If you have specific questions about the course—which will cover topics like how to develop a writing regimen, along with how to create characters and scenes for your future novel—send them my way. You can also ask about signing up for Midwest Writers Workshop 2017 or, better yet, find out how to become a member of our new MWW Plus to get a 10-percent discount on Cathy’s class along with future webinars and workshops MWW has to offer!

So come on then … take this chance on yourself.

Learn how to fit writing into your life.

If you do, then someday (2017 resolution, anyone?) you can know the joy of holding your first finished novel in your hands the same way I did.


Interview with Literary Agent Elise Capron

Midwest Writers committee member Gail Werner interviewed Elise Capron with the Sandra Dijkstra Literary Agency. Elise will be taking pitches alongside 5 other agents at this summer’s conference. 

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MWW: What made you want to become an agent? What kinds of stories do you rep?

EC: What initially appealed to me about agenting, and what continue to be some of my favorite aspects of this job, are that it’s all about being creative and about compelling problem-solving. Working on books I love, by authors I greatly respect, devising a strategy to find the best publisher, staying involved with the publication process and all the challenges and successes that come along the way keep me energized and excited. Every book’s life is different, and so, in a way, I take part in creating the rules for that journey. It’s very rewarding!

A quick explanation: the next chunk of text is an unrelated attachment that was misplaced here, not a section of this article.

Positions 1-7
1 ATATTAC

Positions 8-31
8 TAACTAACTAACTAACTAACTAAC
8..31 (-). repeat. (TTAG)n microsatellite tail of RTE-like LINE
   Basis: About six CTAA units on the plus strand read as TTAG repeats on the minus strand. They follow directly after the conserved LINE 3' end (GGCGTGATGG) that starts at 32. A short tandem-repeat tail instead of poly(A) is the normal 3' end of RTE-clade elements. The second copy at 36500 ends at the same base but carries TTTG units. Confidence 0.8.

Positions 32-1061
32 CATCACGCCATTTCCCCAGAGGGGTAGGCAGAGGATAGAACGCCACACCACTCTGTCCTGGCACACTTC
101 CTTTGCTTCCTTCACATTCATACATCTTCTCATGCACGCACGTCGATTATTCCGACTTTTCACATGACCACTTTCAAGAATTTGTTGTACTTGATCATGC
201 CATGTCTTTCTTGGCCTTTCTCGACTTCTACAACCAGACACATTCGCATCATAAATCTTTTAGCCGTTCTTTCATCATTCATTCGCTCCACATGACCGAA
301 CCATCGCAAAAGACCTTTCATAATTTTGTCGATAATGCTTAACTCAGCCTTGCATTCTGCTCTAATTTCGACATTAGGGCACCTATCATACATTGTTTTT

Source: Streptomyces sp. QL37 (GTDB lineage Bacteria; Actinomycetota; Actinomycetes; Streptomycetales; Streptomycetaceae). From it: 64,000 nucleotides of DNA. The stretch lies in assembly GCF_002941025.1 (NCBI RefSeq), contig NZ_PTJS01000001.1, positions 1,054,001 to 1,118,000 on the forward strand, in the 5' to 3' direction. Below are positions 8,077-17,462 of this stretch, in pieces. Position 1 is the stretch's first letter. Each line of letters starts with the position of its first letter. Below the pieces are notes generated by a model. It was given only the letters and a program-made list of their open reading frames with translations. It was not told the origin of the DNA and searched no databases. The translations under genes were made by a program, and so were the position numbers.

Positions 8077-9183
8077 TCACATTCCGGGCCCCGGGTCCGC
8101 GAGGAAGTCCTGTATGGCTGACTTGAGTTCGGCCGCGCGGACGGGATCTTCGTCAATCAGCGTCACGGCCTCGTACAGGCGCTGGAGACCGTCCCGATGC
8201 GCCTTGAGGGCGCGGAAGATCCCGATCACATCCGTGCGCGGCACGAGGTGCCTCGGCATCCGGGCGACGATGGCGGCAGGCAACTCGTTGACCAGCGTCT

I have repped many types of books over the almost-12-years I’ve been at SDLA, though these days I am most interested in serious adult literary fiction and narrative non-fiction, particularly cultural history.

MWW: Tell us about something you’ve sold that was recently released.
EC: I’m excited about a book of mine that came out in April called Rain: A Natural and Cultural History, by Cynthia Barnett. This is my second book with Cynthia, who is an amazing journalist and story-teller, and it will change your ideas about  our relationship with the world’s water. It also represents the mix of serious non-fiction and great storytelling that I find especially compelling right now.

MWW: What do you enjoy best about meeting writers at conferences versus discovering their work in your inbox?

EC: I LOVE going to conferences and meeting writers in person! Email can get exhausting, and staring at a computer screen will never be the same as having the chance to meet face-to-face. It changes the dynamic and allows me to learn a lot more about each writer, their passions, why their project is important to them, and more.

MWW: Any words of advice for the writers pitching you at MWW this year?

EC: Every writer at the conference will have different priorities. Some specifically want to get an agent, others want to practice pitching and talk with other writers and industry professionals, others might be at an early stage and just want to get a taste of it all. My advice would be that no matter what stage you’re at, don’t lose sight of the conference as a learning process full of opportunities. For example, if getting an agent to request your material is your only priority in the pitch session, remember to take a step back and use the pitch for much more than that: Whether or not the agent is interested, it is a chance to get feedback on how you’re pitching, or to talk about your idea, your struggles, and more. Build relationships and connections, since that is what publishing is built on.